What is this lump on my dog?

Lumps are always a topic that is met with trepidation, the burning question – is it cancer? To even get close to those kinds of answers, your veterinarian will almost definitely need to perform some in-consult testing. Whilst you provide some love and support to your pet, the clinician will introduce a fine needle into the lump to collect some cells. These cells will then have a special stain applied in the clinic’s laboratory, and be viewed by the veterinarian – all during your consultation (at modern clinics)! 

Your clinician may be able to identify the lump at this point, if not they may suggest further testing. Ultimately though, the best place for most lumps is pretty much anywhere BUT on your dog.

Here is a very brief snapshot of some common lumps you might notice on your dog;

  • Lipomas

    “Fatty tumours”, “adipocyte tumours”, “fatty cysts”

    This is a very common lump in middle-aged to older dogs, they are usually soft to touch and can be moved around under the skin. The good news is that they are usually benign but can grow into the muscle or important nerves and blood vessels, so they can become a real problem.


  • Sebaceous adenomas

    Often confused to be warts. These little cauliflowers are super common on older dogs, and unfortunately, some dogs really get the lion’s share when it comes to these guys. The good news is that these are completely benign tumours of the oil glands in the skin and unless they are irritating your dog, or at risk of being traumatised, they’re really not a worry.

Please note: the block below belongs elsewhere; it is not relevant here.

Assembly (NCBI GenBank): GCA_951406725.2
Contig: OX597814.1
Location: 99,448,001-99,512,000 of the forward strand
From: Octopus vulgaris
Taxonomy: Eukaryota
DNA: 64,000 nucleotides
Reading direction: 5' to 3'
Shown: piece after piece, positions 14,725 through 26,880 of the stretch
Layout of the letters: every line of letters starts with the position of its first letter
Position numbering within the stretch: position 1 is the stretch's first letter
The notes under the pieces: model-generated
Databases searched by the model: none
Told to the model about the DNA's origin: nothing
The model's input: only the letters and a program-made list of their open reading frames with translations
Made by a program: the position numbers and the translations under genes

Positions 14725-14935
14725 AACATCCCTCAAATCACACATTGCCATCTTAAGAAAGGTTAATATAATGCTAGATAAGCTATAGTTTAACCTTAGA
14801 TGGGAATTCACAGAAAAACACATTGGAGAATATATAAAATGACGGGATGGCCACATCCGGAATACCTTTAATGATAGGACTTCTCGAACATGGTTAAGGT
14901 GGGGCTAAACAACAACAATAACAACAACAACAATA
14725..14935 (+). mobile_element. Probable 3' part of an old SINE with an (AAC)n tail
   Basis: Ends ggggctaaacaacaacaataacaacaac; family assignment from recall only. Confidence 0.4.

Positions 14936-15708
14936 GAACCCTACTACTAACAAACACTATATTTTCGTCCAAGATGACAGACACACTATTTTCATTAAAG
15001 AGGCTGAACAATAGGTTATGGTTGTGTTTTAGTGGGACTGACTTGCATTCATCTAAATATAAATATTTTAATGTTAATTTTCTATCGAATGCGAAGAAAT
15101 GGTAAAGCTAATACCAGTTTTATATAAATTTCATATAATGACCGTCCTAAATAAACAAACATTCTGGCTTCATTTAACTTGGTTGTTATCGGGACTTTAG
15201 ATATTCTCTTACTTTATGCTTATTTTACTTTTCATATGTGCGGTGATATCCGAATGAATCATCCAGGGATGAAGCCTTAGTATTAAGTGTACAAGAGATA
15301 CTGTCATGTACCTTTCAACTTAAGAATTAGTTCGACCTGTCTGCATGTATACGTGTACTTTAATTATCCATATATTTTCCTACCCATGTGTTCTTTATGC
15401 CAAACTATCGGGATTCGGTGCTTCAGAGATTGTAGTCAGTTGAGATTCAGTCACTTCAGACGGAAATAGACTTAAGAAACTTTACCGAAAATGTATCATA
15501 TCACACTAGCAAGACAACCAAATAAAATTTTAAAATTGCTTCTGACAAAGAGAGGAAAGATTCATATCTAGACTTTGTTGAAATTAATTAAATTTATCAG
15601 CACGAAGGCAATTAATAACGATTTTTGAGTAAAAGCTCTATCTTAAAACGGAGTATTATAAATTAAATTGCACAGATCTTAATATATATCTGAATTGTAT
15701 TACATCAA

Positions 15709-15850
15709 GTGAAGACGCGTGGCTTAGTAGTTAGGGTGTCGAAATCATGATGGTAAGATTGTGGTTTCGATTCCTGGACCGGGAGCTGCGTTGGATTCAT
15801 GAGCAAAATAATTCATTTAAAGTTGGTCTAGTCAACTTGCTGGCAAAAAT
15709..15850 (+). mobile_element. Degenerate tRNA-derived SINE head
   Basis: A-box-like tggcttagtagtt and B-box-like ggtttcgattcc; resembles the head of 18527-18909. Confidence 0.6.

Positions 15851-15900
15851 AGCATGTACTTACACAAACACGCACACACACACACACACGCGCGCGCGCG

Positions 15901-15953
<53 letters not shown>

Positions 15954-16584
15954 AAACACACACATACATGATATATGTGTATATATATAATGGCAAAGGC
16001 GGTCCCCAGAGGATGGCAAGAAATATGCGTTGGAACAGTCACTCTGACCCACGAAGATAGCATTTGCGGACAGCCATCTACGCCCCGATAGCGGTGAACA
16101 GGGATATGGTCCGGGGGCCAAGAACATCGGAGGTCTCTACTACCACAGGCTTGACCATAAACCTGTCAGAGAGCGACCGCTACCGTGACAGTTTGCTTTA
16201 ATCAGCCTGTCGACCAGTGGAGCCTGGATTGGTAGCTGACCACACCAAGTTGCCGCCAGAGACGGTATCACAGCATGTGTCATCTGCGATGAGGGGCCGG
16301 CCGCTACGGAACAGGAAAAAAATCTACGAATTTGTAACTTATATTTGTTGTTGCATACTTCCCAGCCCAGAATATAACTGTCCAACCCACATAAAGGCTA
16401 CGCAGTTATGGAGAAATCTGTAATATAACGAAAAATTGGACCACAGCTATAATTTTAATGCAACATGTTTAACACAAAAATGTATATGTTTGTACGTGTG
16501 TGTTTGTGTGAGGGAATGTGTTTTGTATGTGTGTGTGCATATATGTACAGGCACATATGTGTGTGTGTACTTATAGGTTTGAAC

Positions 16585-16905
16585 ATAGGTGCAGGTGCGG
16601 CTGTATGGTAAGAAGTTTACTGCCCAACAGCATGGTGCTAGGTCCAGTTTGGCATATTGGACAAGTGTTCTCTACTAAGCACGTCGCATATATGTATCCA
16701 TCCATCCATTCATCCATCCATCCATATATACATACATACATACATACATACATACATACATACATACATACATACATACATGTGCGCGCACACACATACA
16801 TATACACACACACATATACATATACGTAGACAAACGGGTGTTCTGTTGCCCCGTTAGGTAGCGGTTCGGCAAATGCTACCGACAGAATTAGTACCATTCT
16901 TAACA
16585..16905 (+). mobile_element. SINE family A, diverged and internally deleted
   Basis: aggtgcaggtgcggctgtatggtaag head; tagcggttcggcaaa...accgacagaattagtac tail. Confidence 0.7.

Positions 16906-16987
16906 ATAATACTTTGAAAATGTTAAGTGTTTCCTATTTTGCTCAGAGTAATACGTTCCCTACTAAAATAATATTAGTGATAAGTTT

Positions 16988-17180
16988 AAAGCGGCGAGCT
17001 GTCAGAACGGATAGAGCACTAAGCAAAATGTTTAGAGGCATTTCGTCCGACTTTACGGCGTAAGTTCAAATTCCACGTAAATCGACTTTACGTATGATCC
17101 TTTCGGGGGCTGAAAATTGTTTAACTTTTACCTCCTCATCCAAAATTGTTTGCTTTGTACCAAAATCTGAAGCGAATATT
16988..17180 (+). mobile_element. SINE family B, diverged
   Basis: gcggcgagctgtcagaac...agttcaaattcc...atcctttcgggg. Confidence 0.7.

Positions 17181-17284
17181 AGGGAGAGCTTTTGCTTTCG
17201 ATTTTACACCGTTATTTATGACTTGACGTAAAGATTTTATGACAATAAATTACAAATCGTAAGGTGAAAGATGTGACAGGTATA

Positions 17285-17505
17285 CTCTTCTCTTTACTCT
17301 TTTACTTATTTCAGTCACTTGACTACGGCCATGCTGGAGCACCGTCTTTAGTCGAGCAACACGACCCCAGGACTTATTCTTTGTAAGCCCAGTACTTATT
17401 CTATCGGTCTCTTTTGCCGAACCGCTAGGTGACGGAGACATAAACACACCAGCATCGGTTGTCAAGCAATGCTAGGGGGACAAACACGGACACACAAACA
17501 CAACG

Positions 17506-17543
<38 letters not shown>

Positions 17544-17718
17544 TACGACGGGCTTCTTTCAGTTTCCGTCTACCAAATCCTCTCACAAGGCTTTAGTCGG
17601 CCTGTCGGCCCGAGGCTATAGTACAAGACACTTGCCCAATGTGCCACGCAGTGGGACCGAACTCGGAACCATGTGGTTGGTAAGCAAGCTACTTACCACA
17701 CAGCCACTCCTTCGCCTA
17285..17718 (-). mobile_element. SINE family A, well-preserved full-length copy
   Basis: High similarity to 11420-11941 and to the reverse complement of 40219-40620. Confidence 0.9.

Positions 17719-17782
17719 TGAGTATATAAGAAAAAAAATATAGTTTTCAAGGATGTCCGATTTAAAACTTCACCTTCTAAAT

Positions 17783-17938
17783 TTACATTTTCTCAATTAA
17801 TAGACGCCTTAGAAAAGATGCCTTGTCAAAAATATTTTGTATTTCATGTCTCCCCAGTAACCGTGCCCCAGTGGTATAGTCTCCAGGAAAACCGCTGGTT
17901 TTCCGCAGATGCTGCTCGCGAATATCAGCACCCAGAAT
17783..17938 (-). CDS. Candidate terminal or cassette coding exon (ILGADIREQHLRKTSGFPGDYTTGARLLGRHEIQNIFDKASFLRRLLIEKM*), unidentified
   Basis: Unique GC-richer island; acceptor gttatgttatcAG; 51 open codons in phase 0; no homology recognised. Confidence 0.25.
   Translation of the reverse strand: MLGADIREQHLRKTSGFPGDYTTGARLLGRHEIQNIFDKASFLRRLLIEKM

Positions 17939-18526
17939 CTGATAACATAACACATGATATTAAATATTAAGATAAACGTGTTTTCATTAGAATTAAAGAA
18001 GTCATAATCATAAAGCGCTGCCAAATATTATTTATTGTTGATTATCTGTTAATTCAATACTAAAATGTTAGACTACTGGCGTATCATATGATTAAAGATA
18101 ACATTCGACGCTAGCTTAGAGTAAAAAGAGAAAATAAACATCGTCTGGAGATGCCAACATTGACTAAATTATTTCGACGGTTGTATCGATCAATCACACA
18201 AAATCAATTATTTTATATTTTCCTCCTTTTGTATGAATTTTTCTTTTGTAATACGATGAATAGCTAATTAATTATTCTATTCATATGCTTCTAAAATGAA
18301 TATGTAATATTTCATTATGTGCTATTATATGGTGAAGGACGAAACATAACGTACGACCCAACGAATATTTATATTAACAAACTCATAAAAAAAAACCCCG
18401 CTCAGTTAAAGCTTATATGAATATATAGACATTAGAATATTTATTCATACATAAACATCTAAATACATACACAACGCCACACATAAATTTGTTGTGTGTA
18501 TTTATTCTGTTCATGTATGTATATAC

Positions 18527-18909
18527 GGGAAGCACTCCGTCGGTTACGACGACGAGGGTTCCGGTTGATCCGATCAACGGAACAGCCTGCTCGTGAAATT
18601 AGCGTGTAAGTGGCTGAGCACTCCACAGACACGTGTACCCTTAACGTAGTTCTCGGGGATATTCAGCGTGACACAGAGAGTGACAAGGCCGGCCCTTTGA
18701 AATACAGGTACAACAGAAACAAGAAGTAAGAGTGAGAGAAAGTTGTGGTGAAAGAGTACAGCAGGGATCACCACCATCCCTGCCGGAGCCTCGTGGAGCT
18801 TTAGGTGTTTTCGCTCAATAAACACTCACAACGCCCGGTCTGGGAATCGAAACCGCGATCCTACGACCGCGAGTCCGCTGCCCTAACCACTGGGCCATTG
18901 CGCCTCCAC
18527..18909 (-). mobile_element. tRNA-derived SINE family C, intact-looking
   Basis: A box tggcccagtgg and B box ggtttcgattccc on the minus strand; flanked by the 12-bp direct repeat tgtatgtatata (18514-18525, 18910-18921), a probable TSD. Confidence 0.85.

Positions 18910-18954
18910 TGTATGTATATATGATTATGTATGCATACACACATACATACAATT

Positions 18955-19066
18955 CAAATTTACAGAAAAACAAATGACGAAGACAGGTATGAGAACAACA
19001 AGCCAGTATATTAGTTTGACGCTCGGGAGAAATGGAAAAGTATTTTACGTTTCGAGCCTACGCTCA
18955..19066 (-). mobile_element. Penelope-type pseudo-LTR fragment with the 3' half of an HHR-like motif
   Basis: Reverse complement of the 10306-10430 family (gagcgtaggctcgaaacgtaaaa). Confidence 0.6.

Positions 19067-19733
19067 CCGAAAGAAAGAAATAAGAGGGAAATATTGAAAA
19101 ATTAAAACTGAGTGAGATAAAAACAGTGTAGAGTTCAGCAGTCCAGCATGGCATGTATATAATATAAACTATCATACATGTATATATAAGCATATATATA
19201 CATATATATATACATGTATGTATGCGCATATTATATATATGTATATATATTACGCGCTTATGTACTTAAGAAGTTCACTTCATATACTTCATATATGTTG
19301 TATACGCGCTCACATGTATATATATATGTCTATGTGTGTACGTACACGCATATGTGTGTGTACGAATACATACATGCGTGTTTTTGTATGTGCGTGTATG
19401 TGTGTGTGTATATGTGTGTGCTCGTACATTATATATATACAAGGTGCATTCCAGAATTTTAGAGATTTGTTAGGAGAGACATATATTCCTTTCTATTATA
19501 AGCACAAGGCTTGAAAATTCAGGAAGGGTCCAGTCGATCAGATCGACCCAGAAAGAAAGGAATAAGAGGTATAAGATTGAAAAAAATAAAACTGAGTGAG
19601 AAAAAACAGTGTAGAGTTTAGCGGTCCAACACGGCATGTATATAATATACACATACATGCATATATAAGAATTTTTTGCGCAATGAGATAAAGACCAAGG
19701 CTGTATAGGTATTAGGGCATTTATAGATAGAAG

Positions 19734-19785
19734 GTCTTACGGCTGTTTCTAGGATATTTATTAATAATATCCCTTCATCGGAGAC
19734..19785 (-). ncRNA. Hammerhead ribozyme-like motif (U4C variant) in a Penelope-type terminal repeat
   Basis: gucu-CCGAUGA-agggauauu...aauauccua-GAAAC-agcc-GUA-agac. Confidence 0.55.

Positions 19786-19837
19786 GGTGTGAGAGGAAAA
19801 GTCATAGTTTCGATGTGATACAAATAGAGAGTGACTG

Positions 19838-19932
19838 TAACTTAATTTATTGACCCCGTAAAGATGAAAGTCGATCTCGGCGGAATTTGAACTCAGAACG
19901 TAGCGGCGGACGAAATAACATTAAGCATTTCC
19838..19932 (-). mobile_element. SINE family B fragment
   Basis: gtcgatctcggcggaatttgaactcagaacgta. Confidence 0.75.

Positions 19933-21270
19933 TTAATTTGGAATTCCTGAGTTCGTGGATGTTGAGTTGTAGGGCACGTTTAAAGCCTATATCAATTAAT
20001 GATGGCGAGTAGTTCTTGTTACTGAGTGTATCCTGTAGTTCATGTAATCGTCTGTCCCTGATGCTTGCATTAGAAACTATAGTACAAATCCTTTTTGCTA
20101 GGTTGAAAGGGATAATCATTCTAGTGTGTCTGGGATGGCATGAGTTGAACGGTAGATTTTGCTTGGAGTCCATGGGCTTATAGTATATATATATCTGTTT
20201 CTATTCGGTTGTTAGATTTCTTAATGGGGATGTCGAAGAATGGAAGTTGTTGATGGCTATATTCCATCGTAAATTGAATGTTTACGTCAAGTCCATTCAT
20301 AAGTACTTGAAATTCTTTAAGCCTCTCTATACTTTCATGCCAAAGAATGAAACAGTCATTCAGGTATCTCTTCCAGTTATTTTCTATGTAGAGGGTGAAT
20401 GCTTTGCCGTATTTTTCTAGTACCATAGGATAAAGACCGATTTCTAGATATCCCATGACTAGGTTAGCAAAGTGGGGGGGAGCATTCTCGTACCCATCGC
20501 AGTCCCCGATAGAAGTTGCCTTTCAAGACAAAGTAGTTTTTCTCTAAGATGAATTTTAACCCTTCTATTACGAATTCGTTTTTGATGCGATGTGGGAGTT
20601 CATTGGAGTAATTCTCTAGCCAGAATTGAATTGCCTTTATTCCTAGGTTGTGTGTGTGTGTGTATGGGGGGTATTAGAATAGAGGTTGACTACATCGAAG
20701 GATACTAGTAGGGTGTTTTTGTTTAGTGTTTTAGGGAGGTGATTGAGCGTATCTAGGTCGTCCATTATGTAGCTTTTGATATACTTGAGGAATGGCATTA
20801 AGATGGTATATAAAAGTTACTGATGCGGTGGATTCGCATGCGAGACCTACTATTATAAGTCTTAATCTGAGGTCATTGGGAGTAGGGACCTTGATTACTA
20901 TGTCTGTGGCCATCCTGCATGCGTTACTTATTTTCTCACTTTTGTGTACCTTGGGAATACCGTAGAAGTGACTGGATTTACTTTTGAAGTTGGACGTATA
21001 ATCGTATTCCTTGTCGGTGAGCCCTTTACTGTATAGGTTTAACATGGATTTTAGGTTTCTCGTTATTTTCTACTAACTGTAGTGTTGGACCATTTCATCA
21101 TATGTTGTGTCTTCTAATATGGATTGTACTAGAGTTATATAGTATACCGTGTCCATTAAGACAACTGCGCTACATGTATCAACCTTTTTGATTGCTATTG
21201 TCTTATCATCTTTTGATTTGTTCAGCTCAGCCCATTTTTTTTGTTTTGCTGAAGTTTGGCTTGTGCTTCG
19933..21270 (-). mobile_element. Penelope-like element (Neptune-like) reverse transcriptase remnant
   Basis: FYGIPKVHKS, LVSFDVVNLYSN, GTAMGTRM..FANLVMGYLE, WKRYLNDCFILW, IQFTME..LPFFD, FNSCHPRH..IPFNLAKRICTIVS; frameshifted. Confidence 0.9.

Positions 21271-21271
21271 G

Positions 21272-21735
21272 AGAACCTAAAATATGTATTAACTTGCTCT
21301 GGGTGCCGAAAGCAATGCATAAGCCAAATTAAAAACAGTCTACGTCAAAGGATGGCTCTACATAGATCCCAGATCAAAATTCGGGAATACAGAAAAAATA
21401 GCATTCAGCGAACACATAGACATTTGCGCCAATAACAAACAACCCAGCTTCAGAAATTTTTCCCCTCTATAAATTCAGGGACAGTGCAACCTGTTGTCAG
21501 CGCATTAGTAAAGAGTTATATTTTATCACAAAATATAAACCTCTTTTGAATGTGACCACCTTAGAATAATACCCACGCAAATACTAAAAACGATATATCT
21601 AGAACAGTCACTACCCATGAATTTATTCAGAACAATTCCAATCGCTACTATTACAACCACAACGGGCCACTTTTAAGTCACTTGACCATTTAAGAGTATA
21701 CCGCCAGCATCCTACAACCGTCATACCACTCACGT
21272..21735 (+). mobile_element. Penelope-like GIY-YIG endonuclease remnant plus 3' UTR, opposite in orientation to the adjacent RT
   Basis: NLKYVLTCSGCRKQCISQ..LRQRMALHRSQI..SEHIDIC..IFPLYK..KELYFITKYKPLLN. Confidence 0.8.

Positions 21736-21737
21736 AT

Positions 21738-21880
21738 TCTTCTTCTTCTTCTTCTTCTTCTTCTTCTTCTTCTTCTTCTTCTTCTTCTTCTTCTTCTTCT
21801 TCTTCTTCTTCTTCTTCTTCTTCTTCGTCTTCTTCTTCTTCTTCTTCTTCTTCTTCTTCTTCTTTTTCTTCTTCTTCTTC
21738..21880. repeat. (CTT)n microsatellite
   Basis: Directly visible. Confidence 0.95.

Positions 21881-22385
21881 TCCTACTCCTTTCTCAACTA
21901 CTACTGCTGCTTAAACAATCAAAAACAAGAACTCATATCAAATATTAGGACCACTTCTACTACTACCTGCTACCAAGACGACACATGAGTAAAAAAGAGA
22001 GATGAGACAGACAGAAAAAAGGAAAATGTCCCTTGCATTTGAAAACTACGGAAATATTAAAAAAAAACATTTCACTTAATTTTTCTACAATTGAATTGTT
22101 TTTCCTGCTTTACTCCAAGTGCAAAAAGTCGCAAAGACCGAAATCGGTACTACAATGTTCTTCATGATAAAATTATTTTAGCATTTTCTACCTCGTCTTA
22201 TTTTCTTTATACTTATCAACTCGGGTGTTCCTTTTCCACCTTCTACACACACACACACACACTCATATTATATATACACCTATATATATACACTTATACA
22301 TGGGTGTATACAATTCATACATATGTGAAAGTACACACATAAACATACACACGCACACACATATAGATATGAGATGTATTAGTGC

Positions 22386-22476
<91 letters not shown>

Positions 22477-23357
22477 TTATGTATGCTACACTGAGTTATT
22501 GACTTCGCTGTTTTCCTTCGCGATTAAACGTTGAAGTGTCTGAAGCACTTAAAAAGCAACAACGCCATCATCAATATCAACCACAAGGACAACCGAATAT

• Sebaceous cyst

    These are firm, smooth lumps found within the skin, and when cut open they spew out their gooey white insides. Not a problem unless they become infected or irritate your dog. If they are ‘popped’ like a pimple, they tend to recur, surgical removal of the cyst wall is required for permanent removal.

  • Histiocytomas

    A common lump found on top of the skin of the face and legs in young animals, usually between 1 and 2 years of age. The great thing about these little guys is that they pop up real-quick, and for most dogs, they disappear all on their own!

  • Mast Cell Tumours

    A pesky little tumour that can just about mimic all of the other skin lumps. They are common lumps, especially in short-faced breeds like boxers and pugs, and can be nasty news. These are the very reason why we need to test every lump (even after we remove the lump!).

Every lump is lumpy, and it’s no easy task to accurately identify which is which (I mean… even us vets need to do some serious testing and examining to figure it out). 

Lumps are common, but that definitely doesn’t mean they’re normal. You should treat any lump on your pet as you would treat one on yourself – take them to their doctor to check and make sure everything is ok!   

Dr. Vicky Wade